The Meaning of Home

Published 1/15/24

Home is a powerful word.Home welcome mat

Over 1,000 movie titles have the word “Home” in them and home is a central, emotional motif of much literature and art in general.

On Friday, we had our “Homecoming” event to welcome our alumni back and celebrate the students who will become our next group of alumni in May.

Whether it is war, college, or vacation, coming home just feels special.

I can’t imagine how difficult it must be for those who genuinely have to live each day without home or with the sense that they don’t belong anywhere due to sin, death, racism, or selfish rejection. 

The longing for a home is heightened for those who feel estranged or lost.

Scripture gives us two examples of homecomings.

In Luke 15, Jesus tells the famous account of a wayward son who finds himself lost and broken after turning his back on his home.  Covered in pig slop and all alone, he comes to yearn for the home that he had left behind, but struggles with feelings of unworthiness.  

Finally, walking down that old familiar dirt lane, he comes face to face with a loving, overjoyed father who wraps him in a bear hug.  I like to imagine that as they embraced that boy inhaled deeply the familiar scent of his father and realized he was home again.  

From that day on, home meant something completely different to him than it ever had before.

In the early chapters of Joshua, we find the Children of Israel finally coming into possession of a home that was fully unfamiliar to them.  A home possessed by others but promised long ago to Abraham for his descendants.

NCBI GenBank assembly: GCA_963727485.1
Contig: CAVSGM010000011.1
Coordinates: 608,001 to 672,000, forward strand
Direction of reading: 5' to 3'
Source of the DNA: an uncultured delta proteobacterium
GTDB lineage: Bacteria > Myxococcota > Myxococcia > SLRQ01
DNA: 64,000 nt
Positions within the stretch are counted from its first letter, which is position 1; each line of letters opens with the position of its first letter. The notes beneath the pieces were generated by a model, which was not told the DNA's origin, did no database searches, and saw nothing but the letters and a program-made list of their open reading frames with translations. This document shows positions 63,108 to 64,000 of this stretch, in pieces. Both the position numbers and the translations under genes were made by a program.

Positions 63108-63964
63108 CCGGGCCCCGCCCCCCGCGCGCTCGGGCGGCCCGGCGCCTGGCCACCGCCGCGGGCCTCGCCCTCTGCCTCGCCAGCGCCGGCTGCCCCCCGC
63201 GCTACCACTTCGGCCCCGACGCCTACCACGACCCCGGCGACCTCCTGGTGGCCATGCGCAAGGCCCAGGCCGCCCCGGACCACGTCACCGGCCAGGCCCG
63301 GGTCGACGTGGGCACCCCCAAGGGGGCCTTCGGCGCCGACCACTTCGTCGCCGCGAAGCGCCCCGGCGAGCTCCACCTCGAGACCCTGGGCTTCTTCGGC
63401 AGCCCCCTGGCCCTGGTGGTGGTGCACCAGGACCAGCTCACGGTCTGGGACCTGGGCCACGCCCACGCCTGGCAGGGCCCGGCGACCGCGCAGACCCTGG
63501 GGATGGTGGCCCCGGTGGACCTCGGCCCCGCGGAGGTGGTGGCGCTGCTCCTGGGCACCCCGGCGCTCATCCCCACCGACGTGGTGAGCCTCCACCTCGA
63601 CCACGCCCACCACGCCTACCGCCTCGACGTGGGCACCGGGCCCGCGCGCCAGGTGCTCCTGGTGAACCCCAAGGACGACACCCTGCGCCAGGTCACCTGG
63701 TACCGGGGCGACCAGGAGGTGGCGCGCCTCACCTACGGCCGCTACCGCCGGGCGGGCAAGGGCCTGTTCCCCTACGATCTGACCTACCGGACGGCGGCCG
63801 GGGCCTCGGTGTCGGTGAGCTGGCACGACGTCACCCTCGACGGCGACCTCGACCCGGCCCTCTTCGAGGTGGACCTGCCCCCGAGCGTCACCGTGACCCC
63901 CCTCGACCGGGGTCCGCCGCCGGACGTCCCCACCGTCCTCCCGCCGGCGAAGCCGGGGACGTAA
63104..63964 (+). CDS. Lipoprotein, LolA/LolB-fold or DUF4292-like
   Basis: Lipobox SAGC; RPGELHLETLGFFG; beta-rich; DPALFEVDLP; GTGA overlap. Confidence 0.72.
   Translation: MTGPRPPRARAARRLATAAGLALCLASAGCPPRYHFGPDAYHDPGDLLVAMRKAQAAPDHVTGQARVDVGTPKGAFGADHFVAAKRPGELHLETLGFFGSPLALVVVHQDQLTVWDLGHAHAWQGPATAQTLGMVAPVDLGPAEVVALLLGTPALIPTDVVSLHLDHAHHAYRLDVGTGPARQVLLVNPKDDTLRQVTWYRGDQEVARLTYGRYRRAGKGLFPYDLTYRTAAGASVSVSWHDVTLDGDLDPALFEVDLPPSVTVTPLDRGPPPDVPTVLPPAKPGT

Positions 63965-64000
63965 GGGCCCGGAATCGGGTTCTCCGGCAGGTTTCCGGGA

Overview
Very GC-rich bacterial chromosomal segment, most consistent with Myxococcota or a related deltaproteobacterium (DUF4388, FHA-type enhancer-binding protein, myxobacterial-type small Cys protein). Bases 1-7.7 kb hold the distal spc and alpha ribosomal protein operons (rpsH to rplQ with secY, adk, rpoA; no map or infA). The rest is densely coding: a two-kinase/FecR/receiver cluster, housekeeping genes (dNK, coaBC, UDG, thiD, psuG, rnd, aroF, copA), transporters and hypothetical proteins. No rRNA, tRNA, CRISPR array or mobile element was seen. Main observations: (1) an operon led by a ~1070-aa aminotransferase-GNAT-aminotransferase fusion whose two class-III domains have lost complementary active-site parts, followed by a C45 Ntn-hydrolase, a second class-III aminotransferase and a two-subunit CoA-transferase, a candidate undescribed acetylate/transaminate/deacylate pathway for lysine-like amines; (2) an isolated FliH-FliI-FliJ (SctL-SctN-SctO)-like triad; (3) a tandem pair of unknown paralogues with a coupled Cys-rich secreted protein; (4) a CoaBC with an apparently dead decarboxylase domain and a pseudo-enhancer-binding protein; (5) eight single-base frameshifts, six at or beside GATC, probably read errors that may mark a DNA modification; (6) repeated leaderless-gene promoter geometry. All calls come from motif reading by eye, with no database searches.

In the midst of this moving in process, we are introduced to Rahab.  Her home is an evil place full of wickedness.  As she hears about the Children of Israel, she comes to a decision.  Much like the Israelites, she decides to turn her back on her familiar premise of home and make her real home with the people of the one, true God ~ Jehovah.  While the Israelites had to be dragged away from Egypt, she is eager to go and dwell with the Lord in faith wherever that may be.

In Hebrews 13, three chapters after listing Rahab in the Hall of Faith, we read these words in verse 14:

For here have we no continuing city, but we seek one to come.

We are not home in this world.  We are not to feel at home.  The only home we should long for is the presence of God and His people.  Whether crossing the desert or in Canaan, God tabernacled with His people and they were home.

In just under 30 minutes (as of this writing), fans of the Buffalo Bills and Pittsburgh Steelers will pile into snow-covered seats at Highmark Stadium (1/15/24).  One group will feel at home, the other will not.

The pain and suffering and sin-sickness of this world should serve to make us feel less and less at home here while also driving us to God’s presence for our sense of being home.  

Heaven will be sweet not because of its beauty or lack of death; rather it will be so sweet because we will feel the tight embrace of our heavenly Father and know that, finally, we are home.